How to Start a Blog: The Basics for Non-Geeks.

A lot of my readers are already bloggers. You guys can skip this—although if you have anything to add, I’d sure appreciate it. My post this week is mostly for the lurkers (love my lurkers!) who know you’ll probably need a blog eventually, but feel intimidated by the whole process.

Lots of sites give tips on how to make your blog successful (Nathan Bransford had a great list of Seven Tips on How to Build a Following Online last week) but it’s hard to find the A-B-C basics for set-up. I had to learn by trial and error myself, making a lot of mistakes along the way. So here’s the stuff I wish somebody had told me.

Before you start, you’ll want to: 

  1. Decide on a focus for your blog. Successful blogs address a niche. Yes, writing is a niche, but the more you narrow your focus by genre and subject matter, the more you’ll stand out.
  1. Think of a memorable name. You might use something that suggests your genre, like “Riding, Roping and Writing,” or pinpoints your setting, like “Hoboken Horrors,” or accentuates your protagonist’s hobby, like “Macrame is Murder.” Or you can be unimaginative like me and call it YOUR NAME’s blog—maybe reducing the ho-hum factor with something like “Susie Smith, Scrivener.” The advantage to using your own name is—
    1. When somebody Googles you, your blog will come up, instead of that old MySpace page you haven’t bothered to delete and the rave Amazon review you gave to your ex-boyfriend's awful PublishAmerica book in 2006.
    2. You don’t get boxed into one genre. (I strongly advise against starting different blogs for different books. One is time-consuming enough.)
  1. Decide what tone you want to set. If you write MG humor, you don’t want your blog looking all dark and Goth, and cheery colors will give the wrong message for that serial killer thriller. Romance sites don’t have to be pink, but they should be warm, inviting and a little sexy or girly. Also, if you have a website or Twitter page, aim to echo the tone and color in order to establish a personal “brand” look.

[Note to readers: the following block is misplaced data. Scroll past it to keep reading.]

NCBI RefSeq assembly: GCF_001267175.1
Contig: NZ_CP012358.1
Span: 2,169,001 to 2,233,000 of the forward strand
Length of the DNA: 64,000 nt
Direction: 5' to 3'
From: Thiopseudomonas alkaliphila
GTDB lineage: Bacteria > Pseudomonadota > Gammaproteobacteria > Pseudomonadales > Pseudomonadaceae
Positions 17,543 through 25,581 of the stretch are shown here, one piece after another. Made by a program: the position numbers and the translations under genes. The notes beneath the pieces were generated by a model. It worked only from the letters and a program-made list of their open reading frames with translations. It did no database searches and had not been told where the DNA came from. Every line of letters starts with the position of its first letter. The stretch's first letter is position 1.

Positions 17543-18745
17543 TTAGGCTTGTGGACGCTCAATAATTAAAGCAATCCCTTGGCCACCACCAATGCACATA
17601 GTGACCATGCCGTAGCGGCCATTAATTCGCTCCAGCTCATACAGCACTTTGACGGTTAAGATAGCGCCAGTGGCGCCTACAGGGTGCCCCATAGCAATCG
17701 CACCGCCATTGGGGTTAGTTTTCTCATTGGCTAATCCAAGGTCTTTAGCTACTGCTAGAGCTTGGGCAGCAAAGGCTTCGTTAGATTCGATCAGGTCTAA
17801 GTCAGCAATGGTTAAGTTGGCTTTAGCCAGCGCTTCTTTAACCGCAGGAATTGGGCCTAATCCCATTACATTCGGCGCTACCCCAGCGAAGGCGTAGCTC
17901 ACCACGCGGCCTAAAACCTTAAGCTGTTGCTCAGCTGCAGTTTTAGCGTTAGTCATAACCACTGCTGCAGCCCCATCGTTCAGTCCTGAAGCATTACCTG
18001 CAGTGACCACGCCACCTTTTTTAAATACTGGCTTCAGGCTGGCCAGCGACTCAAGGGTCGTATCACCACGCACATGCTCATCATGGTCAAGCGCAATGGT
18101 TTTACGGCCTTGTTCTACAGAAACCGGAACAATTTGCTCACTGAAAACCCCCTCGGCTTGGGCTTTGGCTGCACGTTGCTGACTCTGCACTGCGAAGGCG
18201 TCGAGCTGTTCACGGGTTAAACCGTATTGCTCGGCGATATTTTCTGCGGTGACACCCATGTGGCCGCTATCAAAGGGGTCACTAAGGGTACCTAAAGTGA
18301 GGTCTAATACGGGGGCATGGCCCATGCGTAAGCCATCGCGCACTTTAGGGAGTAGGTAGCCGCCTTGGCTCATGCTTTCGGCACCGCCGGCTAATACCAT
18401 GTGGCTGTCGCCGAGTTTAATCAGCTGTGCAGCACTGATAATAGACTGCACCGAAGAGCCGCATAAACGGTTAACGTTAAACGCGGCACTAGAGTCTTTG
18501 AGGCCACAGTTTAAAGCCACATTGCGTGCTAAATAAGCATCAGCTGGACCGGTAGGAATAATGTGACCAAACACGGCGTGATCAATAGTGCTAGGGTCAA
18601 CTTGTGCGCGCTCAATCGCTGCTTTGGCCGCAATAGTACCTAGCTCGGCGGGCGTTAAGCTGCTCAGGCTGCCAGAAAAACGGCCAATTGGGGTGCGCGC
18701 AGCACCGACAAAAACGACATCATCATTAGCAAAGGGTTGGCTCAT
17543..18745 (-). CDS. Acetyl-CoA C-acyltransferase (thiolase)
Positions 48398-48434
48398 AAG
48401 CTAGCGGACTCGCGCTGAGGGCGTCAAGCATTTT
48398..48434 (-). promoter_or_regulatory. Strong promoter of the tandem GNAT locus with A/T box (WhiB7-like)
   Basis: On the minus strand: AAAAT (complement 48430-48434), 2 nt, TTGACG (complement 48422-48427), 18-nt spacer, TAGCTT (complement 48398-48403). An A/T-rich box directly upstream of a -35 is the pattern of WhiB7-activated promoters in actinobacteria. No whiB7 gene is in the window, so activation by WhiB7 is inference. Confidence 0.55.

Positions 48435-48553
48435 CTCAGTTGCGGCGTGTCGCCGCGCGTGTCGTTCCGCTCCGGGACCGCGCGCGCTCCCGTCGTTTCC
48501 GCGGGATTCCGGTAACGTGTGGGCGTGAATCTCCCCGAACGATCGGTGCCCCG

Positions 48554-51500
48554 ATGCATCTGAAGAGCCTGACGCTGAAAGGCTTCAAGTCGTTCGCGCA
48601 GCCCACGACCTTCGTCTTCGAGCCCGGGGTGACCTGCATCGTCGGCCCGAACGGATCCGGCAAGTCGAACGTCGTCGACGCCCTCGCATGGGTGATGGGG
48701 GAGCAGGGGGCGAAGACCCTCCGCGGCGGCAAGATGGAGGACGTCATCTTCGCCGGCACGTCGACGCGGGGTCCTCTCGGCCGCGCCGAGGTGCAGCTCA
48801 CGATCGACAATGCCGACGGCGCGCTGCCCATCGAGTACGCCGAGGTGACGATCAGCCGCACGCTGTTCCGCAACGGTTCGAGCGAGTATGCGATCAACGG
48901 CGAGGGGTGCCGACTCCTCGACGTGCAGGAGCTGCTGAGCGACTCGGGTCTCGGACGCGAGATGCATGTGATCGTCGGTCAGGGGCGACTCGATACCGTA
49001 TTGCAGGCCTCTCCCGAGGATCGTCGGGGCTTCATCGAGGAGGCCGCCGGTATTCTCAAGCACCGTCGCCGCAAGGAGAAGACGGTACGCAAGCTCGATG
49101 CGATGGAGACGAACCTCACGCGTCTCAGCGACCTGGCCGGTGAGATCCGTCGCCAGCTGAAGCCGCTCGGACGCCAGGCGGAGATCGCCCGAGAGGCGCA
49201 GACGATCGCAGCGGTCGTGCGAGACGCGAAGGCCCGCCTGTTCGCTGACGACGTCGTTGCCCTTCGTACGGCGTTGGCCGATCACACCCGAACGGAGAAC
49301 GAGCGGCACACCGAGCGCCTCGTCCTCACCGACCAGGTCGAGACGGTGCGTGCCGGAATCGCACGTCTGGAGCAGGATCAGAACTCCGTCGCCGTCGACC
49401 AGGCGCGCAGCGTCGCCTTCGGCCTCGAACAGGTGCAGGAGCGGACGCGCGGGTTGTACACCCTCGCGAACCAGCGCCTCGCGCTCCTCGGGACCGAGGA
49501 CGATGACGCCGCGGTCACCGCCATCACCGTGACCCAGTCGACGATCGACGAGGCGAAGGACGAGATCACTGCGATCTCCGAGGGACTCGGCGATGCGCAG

1. Choose a couple of photos from your files to decorate the blog. Usually one of yourself for your profile, and another to set the tone. And of course your book cover if you have one for sale. Try to keep with the same color scheme and tone.
Now you’re ready to start:

  1. Go to a friend’s blog. If they use Blogger or Wordpress, there will be a link at the top that says “create blog.” I suggest using one of these platforms because they’re easy to connect with other blogs. Blogger previews every blog you follow on your “Dashboard” so you can keep up with new posts from friends. Also if you’ve already got a Google account, you’re half-way through Blogger’s hoop-jumping. Cyber-savvy folks will give lots of reasons why other platforms are better, but, as I said, this is for non-geeks.
  1. Click on “create blog.” Follow directions. They’re easy.
  1. Choose a template. Don’t mess with the design too much, except in terms of color—a busy blog isn’t a place people want to linger. And don’t add animation or anything that takes too long to load.
  1. Pick your “gadgets.” There are lots to choose from. But again, keep it simple. I suggest just choosing the basics like “about me”, followers, subscribe, and search. You can go back and add anything you want later. Just go to your “design” tab to find more.
  1. Set up privacy settings. I suggest making no restrictions on new posts. Word verifications are annoying and keep people from commenting. They’re great for screening out spambots, but I’ve yet to meet a spambot in my year and a half of blogging without word verification. But DO have every comment over a week old sent to you for approval. (Old posts attract more spam.)
  1. Sign up for email notification of new comments so you can respond to them in a timely way. (Thanks to Emily Cross and Michelle Davidson Argyle for cluing me in on this!)
  1. Upload those photos. But not too many. And NO MUSIC. People read blogs at work. And on their phones. Even though you’re sure everybody on the planet adores the classics of the Abba catalogue, some of us don’t. Trust me on this.
It’s that easy. But don’t forget to:

  1. BOOKMARK your blog, or you may never find it again. You’d be amazed how many people set up a blog only to have it disappear forever into cyberspace. 
  1. Keep to a schedule. Decide how often you want to blog—I suggest once a week to start—then do it. Preferably on the same day each week..
  1. Write your first blogpost. A post should be 300-600 words (do as I say, not as I do) presented in short, punchy paragraphs. Bulleting, numbering and bolding are your friends. Make a point and present it in a way that’s easy to grasp. As to content, offer information and interesting observations, not navel-gazing. If you have more to say than fits into a few paragraphs—great! You have material for next time.
  1. Go comment on other people’s blogs. That’s how you get people to visit yours. 
Congratulations! You are now a blogger.

More on blog etiquette in a future post.

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